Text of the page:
Day 6 | The 14 Mile Day

By Bryan Wish

Many volunteers showed up today expecting to do an 8 mile hike, but instead they were all surprised when they heard they were going to be doing 14 miles. Not what they were expecting, but some last minute planning had to happen the night before.


We decided to combine a planned two days into one. We realized from the original plan that the end of Day 6 was going to put our team at Chattahoochee Gap, which had no road access unless people hiked in two miles. As we discussed around the campfire, we felt it would be best to head to our next campground, 6 more miles to than originally intended to the destination of Unicoi Gap. We were riding high off the emotion of conquering Blood Mountain and felt we were capable of anything at that point.  

Also, we started having more and more volunteers show up. We had to take into consideration how they would get back to their cars and everyday lives, so we had to rearrange how we did our car shuttle so we could get people back to their vehicles. While on the surface seeing more people show up was great, it also meant we had to remove two of our core carriers to drop the cars off at the next campsite and back hike to meet us on the trail.  Fortunately, each new day brought a brand new supporting cast of earnest and able carriers.

 Day 6 Team - from left (Ashleigh, Dusty, Clay, Daniel, Shelley, Virginia, Carden, Spencer, Christie, Rob, God Drop (kneeling)

Day 6 Team - from left (Ashleigh, Dusty, Clay, Daniel, Shelley, Virginia, Carden, Spencer, Christie, Rob, God Drop (kneeling)

This trip was becoming more and more like Entrepreneurship … jumping off mountain and finding parachute on the way down … while this trip was planned for 6 months, so many unplanned variables continued to pop up…

The day begins… 

We may have decided to pick 14 miles, but what we weren’t facing was the uphill battle from yesterday. We had flatter terrain, with uphills and downhills along the way. What we began facing, though, was the wear and tear on our feet.  Feet that had to keep going to make our feat possible. 

We started out on a cool morning. The group put together some very nice runs over the day.  One of the big highlights was Dusty, who really showed off what he was capable of conquering close to 3 miles in total for the day, including an incredible late day push on a very steep incline. While carrying Carden, he began singing “Eye of the Tiger” so we began to test out a possible trail names like “Rocky” or “Balboa” … which he earned and deserved. Simply, Dusty's humor and tasteful sarcasm make for great trail banter and kept the laughs coming, while also being intensely focused on seeing that the day was a success for Carden and the team.

 Dusty - "Balboa" - Will sing "Eye of the Tiger" on cue

Dusty - "Balboa" - Will sing "Eye of the Tiger" on cue

Daniel McBrayer, Vestigo's co-founder, joined as well, having some great runs with Carden and bringing his positive, warm, and uplifting spirit to the group. Meanwhile, God Drop stayed back with Dusty and wife Ashleigh’s friend, Shelley, who had never taken on such a tremendously long hike … God Drop continued on with his role and became our “designated caboose” … inspiring people from rear while attempting to protect his feet.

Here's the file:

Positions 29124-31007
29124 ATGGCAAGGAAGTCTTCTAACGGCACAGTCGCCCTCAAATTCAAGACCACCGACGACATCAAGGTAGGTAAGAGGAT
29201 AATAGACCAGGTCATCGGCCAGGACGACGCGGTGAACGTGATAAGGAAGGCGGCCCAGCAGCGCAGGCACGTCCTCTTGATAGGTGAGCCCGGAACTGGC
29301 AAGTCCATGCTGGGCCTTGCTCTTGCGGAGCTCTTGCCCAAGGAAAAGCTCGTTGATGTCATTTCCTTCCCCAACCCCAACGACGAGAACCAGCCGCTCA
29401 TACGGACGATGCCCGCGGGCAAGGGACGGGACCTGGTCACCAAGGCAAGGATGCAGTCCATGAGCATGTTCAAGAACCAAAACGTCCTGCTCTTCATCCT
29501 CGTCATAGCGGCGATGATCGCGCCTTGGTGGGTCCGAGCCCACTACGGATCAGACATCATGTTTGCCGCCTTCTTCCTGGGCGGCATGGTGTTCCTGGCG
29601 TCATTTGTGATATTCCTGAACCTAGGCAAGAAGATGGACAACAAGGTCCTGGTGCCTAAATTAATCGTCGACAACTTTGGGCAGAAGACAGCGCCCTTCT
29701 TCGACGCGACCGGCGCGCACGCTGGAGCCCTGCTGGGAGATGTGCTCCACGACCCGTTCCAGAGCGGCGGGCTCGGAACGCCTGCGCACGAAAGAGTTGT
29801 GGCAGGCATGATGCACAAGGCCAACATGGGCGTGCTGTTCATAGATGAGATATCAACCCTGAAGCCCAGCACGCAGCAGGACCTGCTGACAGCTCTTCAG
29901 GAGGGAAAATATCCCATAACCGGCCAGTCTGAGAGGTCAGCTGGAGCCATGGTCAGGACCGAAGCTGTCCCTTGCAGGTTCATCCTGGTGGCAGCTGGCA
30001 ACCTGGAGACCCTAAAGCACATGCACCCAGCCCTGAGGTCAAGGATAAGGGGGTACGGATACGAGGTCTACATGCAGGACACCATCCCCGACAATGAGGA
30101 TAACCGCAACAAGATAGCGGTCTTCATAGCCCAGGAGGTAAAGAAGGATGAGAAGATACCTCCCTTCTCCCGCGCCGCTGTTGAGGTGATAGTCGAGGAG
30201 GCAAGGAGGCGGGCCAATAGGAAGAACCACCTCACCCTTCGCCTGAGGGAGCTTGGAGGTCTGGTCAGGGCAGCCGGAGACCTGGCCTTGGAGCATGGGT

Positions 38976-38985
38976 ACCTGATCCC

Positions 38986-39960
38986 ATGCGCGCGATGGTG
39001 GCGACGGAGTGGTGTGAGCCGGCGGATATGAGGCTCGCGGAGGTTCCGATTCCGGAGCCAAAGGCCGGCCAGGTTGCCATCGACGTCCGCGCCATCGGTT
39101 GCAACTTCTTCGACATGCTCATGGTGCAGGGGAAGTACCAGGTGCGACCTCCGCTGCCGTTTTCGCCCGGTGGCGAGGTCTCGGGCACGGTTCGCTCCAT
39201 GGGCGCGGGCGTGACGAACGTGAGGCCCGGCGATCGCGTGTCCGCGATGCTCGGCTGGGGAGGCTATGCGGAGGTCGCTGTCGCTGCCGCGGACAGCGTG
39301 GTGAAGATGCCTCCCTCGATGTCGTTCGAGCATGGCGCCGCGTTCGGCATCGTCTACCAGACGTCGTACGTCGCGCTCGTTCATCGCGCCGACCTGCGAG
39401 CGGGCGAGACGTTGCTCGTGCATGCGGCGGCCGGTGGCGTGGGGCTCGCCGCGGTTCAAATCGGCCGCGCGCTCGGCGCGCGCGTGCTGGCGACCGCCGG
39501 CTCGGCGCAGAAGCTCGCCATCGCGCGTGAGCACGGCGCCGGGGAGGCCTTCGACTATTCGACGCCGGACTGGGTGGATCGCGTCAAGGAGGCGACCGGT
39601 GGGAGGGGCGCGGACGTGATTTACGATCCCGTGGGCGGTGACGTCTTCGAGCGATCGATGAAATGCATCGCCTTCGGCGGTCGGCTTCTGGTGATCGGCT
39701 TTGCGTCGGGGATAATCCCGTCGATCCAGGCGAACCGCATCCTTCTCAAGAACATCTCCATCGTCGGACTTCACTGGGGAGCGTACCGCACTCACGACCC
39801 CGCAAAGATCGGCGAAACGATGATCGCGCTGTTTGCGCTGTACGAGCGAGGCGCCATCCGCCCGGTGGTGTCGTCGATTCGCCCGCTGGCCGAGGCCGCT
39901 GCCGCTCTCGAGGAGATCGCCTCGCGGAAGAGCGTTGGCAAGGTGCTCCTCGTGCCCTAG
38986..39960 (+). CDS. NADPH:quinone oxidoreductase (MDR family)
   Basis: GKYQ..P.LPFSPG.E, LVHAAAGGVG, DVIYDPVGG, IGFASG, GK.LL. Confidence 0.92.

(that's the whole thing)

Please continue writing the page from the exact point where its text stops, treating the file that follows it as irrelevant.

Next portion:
Daniel - Co-founder of Vestigo - He can code, and he can carry.

Daniel - Co-founder of Vestigo - He can code, and he can carry.

Two Home Depot associates, Rob and Christie, also joined the team today.  You could always see them lending a hand on the offloading and resetting procedures that take place all throughout the day.  Rob's youthful strength was definitely helpful for the couple carries he performed.

We had two dogs hanging with us that day, so good moral support all around.  Smiles and laughter occurred often and naturally, without the use of 21st century technology.

A bit of celebration

At the conclusion of the day, the team was in very high spirits.  Knocking out two days worth of travel in a single day was a huge feat and gave us a lot of flexibility going forward.  So after the hike, we celebrated by going out for Mexican food and margaritas in the town of Helen - what an incredible finish to such a brutal day.  This was the first dinner where we shared our “campfire roundup” and highs and lows of the day with people outside the core team and without a campfire.

Steven Wyckoff, cousin to the Wyckoff siblings, met us at dinner with his girlfriend Stephanie.  Even though they didn't hike the day, they were completely moved at dinner by our recap stories and takeaways.  It was great for them to show up and they were great sports for working with our last minute plan changes.  

After a few margaritas, hearty Tex Mex, and storytelling, the team split up with Clay and Marshall shuttling everyone back to the their cars.  45 minutes later, the core team was headed back to our Trail Angel's (CK & Susan) home in Cleveland, GA.

At this point in the trip, it isn't all butterflies and rainbows physically.  

 Spencer's smallest blister

Spencer's smallest blister

Spencer's feet had accumulated multiple blisters, everyone's body was sore (including Carden's), Virginia was treading lightly on an ankle… We realized, whether 6 miles or 14, each hike was incredibly tough in its own way.  With three 11+ mile days ahead of us, we needed the quality rest provided to us.

6 days down.  3 to go.  We got this.  #SorryForFootPic

You can contribute and help us reach our goal of $10,000 by clicking here.

Special thank you to our sponsors Rehab Mart Merrell Deuter, OFD Foods, Scosche, LED-Lenser, Diamond Brand Outdoors

This trip wouldn't be possible without our proud partner, Vestigo. Marshall Mosher and his team have been incredible and we are so fortunate to work with them.